Febrile Convulsion:


Febrile convulsions or seizures are a relatively common childhood condition and although the cause is unknown they can occur when a child has a temperature 38 degrees C or above. This rise in temperature is partly due to the underdevelopment of the part of their brain, which is responsible for temperature regulation. This rise in temperature can result can from infections of the throat, ear, and other infectious disease or overheating.


Watching a child or baby having a febrile convulsion can be extremely frightening for the parents. During this convulsion the child may stop breathing and lips may become blue. Most babies have what is called a tonic clonic seizure.


The cells in the brain communicate by using electrical impulses. A seizure occurs when these are disrupted causing the brain and body to behave abnormally.




  • The most common.
  • Is a tonic clonic seizure.
  • Last no longer than 15 minutes.
  • Does not reoccur over the following 24hrs.



  • Only has symptoms in one part of body.
  • Last longer than 15 minutes.
  • Child does not fully recover from seizure within 1hr.
  • Has more seizures within 24hrs.


Signs & Symptoms:

  • Obvious signs of fever, hot flushed skin.
  • Violent muscle twitching, clench fists, arched back.
  • Twitching of the face, squinting, fixed or upturned eyes.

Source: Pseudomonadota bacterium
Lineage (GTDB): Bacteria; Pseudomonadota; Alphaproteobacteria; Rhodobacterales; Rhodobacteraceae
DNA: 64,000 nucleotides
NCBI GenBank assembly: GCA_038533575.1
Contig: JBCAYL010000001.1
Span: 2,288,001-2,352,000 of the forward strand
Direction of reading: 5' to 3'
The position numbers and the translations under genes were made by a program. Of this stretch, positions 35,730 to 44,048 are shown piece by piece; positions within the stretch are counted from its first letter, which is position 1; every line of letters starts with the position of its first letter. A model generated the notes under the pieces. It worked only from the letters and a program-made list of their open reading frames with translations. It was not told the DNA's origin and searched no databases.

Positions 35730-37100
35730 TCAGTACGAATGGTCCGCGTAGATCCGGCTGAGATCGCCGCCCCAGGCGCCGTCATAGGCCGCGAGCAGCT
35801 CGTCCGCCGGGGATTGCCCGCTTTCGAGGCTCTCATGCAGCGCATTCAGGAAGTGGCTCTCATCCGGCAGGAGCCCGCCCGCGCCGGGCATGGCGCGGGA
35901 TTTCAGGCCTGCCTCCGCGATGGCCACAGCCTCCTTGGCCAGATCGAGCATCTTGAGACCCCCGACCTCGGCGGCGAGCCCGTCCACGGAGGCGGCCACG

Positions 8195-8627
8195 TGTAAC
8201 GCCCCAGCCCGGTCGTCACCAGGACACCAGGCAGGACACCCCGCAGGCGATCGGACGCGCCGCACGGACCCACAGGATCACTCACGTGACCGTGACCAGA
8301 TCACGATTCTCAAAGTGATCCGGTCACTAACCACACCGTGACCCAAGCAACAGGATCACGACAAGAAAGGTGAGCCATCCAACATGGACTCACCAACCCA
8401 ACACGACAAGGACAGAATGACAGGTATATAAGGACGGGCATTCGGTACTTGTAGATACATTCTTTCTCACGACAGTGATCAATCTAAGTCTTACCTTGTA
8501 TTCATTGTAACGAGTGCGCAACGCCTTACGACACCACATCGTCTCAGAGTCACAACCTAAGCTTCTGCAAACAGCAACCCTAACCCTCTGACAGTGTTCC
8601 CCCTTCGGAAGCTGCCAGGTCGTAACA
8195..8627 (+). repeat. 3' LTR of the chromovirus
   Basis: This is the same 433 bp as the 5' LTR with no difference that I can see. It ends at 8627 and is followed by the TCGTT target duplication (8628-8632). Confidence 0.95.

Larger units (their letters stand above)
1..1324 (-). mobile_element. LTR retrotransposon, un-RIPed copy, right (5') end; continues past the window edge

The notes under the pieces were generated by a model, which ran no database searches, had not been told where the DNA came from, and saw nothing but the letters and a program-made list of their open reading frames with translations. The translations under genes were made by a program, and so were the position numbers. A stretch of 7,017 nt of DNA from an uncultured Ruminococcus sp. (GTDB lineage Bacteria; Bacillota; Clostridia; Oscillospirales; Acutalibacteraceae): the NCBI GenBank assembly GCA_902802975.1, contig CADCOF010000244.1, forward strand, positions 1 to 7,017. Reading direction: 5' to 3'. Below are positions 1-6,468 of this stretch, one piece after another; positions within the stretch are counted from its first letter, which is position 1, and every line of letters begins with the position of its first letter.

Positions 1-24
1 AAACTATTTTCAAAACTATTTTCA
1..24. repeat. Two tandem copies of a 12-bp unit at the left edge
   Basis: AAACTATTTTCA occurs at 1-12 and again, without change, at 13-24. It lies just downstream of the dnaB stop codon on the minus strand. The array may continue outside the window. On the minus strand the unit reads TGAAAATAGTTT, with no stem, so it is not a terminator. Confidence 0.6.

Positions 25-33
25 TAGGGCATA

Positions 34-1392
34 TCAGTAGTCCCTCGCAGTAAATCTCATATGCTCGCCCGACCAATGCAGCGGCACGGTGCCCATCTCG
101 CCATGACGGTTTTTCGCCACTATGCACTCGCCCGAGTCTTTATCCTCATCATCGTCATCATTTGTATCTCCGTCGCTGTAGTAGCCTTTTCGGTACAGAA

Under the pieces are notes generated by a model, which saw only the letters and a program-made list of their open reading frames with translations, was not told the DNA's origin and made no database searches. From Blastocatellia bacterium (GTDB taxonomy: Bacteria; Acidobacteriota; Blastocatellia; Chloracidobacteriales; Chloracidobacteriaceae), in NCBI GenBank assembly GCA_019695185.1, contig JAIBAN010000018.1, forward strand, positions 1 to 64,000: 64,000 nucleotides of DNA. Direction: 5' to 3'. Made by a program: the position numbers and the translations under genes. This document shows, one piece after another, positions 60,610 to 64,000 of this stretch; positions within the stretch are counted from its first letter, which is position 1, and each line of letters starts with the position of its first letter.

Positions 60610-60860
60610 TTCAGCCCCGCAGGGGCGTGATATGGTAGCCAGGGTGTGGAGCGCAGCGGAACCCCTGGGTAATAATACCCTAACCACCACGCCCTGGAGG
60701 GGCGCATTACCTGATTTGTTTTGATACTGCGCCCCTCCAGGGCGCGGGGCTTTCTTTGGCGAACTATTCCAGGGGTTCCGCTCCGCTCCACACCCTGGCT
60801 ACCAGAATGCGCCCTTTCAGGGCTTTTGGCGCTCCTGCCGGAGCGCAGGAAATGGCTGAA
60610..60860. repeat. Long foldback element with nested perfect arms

• Breath-holding, drooling around the mouth.
  • Loss or partial loss of consciousness.



  • Position soft padding/pillows around the child.
  • Remove clothing, bedding.
  • Ensure a good supply of cool, fresh air (be careful not to overcool the child).
  • Sponge child's skin with tepid water to help cooling.
  • If fits persist dial 999.



  • Never place anything in child's mouth.
  • Do not try and restrain the child.
  • Be careful not to overcool.


We hope you find this article useful. This is one in an alphabetical series of articles addressing various symptoms and their first aid treatments. If you would like more information on related resuscitation and first aid training, please get in touch.


You might also be interested in our blog. In this post Linda Hart gives us a guide to seizures and related first aid.


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